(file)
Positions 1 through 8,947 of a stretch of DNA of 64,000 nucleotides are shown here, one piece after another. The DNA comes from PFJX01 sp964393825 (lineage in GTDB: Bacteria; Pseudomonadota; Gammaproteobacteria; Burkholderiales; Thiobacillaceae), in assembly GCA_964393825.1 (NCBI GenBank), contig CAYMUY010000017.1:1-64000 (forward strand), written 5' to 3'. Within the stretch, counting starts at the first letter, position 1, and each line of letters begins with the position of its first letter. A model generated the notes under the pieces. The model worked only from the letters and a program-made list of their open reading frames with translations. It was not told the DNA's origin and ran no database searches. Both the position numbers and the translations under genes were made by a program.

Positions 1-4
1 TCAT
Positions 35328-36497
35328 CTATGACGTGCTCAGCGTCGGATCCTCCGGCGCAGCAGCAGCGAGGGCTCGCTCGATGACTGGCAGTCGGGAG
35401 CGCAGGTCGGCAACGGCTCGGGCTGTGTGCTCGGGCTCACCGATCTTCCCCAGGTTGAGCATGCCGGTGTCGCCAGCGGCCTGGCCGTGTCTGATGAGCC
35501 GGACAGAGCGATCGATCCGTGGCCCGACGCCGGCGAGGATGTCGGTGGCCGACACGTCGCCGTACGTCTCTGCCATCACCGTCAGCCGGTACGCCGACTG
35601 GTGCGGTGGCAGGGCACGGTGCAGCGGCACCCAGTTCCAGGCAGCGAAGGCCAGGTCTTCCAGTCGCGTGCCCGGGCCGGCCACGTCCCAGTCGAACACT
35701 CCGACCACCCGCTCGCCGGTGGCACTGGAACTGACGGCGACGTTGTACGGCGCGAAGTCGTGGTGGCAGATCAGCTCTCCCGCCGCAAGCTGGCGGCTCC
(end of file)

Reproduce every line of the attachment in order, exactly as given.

Positions 1 through 8,947 of a stretch of DNA of 64,000 nucleotides are shown here, one piece after another. The DNA comes from PFJX01 sp964393825 (lineage in GTDB: Bacteria; Pseudomonadota; Gammaproteobacteria; Burkholderiales; Thiobacillaceae), in assembly GCA_964393825.1 (NCBI GenBank), contig CAYMUY010000017.1:1-64000 (forward strand), written 5' to 3'. Within the stretch, counting starts at the first letter, position 1, and each line of letters begins with the position of its first letter. A model generated the notes under the pieces. The model worked only from the letters and a program-made list of their open reading frames with translations. It was not told the DNA's origin and ran no database searches. Both the position numbers and the translations under genes were made by a program.

Positions 1-4
1 TCAT
Positions 35328-36497
35328 CTATGACGTGCTCAGCGTCGGATCCTCCGGCGCAGCAGCAGCGAGGGCTCGCTCGATGACTGGCAGTCGGGAG
35401 CGCAGGTCGGCAACGGCTCGGGCTGTGTGCTCGGGCTCACCGATCTTCCCCAGGTTGAGCATGCCGGTGTCGCCAGCGGCCTGGCCGTGTCTGATGAGCC
35501 GGACAGAGCGATCGATCCGTGGCCCGACGCCGGCGAGGATGTCGGTGGCCGACACGTCGCCGTACGTCTCTGCCATCACCGTCAGCCGGTACGCCGACTG
35601 GTGCGGTGGCAGGGCACGGTGCAGCGGCACCCAGTTCCAGGCAGCGAAGGCCAGGTCTTCCAGTCGCGTGCCCGGGCCGGCCACGTCCCAGTCGAACACT
35701 CCGACCACCCGCTCGCCGGTGGCACTGGAACTGACGGCGACGTTGTACGGCGCGAAGTCGTGGTGGCAGATCAGCTCTCCCGCCGCAAGCTGGCGGCTCC